# Sending Voltage is higher than receiving voltage: Parallel Load Problem

I had a problem on an exam which reads as follows: At the end of the day, I got that the sending end voltage is lower than the receiving end voltage, which I know isn't possible. I think I may have approached the problem the wrong way. But it is somewhat possible that the question just has incorrect/unworkable numbers. I know that in the original problem I have the sign of the third power angle wrong, but even when I change that the sending voltage is still lower than the receiving voltage. Here is my work:  Any help would be greatly appreciated.

• Very bad quality question, the SI system dictates spaces around all number and the correct capitalisation of units. It should read as follows: "Three loads are connected in parallel across a 4160 V RMS line supply. The loads are as follows: load one is 20 kW and 26 kvar, load two is 60 kW at 0.8 pf lagging and load three is 100 kVA at 0.9 pf leading." Mar 16 '17 at 18:47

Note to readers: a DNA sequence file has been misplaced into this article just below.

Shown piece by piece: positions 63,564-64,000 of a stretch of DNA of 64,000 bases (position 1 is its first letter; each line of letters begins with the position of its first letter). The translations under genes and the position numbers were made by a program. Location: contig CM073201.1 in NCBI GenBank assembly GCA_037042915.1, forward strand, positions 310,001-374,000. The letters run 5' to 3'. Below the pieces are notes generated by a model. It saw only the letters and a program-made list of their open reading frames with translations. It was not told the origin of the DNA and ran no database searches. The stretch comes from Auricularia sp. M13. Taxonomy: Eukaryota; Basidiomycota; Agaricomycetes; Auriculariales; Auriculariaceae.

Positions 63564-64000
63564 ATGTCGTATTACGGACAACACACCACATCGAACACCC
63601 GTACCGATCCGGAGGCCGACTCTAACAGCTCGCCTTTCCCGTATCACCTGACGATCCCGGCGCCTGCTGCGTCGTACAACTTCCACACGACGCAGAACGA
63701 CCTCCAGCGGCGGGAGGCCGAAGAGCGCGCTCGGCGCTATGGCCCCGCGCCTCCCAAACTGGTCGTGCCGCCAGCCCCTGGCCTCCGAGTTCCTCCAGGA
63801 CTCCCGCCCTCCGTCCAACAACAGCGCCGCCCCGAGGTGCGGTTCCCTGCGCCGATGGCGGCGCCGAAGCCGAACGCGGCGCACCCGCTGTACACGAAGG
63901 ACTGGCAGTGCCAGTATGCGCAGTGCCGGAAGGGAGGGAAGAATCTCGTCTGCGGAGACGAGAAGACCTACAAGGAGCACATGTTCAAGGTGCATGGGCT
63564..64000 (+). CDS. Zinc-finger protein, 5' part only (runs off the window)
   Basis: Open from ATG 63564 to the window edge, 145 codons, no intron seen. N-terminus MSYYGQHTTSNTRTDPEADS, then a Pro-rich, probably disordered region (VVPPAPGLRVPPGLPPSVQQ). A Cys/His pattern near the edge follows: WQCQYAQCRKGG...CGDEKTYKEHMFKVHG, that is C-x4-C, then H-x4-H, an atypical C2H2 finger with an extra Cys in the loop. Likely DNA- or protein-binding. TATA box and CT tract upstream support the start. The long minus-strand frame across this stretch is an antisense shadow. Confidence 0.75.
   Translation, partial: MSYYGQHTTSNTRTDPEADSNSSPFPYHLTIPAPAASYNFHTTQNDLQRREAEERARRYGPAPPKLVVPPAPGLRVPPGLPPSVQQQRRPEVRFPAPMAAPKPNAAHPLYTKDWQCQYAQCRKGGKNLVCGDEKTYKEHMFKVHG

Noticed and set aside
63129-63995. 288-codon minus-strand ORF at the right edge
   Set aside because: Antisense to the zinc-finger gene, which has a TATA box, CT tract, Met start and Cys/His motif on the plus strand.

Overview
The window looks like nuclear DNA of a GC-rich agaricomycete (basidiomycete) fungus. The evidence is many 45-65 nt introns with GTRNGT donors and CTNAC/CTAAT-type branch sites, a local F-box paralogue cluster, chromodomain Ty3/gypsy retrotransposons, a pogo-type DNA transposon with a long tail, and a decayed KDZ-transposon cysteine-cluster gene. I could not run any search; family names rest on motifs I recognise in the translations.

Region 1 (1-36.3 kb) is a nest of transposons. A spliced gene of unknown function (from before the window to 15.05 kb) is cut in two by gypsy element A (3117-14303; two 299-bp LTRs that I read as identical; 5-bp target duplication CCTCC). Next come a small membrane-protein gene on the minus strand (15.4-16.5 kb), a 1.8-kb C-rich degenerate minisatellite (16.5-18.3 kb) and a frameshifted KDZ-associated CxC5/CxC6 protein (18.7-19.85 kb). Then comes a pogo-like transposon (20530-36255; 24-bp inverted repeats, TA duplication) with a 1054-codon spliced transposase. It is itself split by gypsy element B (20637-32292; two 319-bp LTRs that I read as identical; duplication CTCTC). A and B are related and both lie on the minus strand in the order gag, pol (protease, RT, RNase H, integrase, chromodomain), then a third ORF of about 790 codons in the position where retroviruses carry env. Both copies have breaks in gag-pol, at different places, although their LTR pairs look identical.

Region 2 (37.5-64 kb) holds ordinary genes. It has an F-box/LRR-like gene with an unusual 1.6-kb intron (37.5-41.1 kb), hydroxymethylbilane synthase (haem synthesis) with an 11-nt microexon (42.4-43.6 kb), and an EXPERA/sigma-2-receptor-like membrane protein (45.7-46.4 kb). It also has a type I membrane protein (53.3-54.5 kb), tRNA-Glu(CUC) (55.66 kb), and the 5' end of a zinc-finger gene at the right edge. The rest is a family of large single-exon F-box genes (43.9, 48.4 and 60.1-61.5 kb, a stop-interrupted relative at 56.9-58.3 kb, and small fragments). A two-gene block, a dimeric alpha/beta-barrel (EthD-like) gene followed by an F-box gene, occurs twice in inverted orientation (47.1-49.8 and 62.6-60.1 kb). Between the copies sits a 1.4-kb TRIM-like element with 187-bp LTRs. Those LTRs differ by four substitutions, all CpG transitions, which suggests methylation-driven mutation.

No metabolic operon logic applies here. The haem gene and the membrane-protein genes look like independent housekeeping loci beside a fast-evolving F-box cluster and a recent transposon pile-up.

Load one is $S= 20$ kW and $+j~26$ kvar.

Load two is $S=60$ kW and $+j~60\sqrt{({1\over 0.8})^2 - 1}$ kvar.

Load three is $S=90$ kW and $-j~100\sqrt{1-0.9^2}$ kvar.

Now you can calculate the current using $({S\over V})^* = I$. You need to use the complex conjugate here! (If you want to know why, long story please ask in comment. :-)

The voltage drop (rise) is $V_l = Z_l\cdot I$, giving:

$$V_s = 4146 \angle 0^o+V_l.$$

• Shouldn't it be S*/V* ? Mar 17 '17 at 14:14
• No, maybe? $S = V\cdot I^*$ so, oops $I^* = {S\over V}$ my bad! I will fix it. Thanks! Mar 17 '17 at 14:45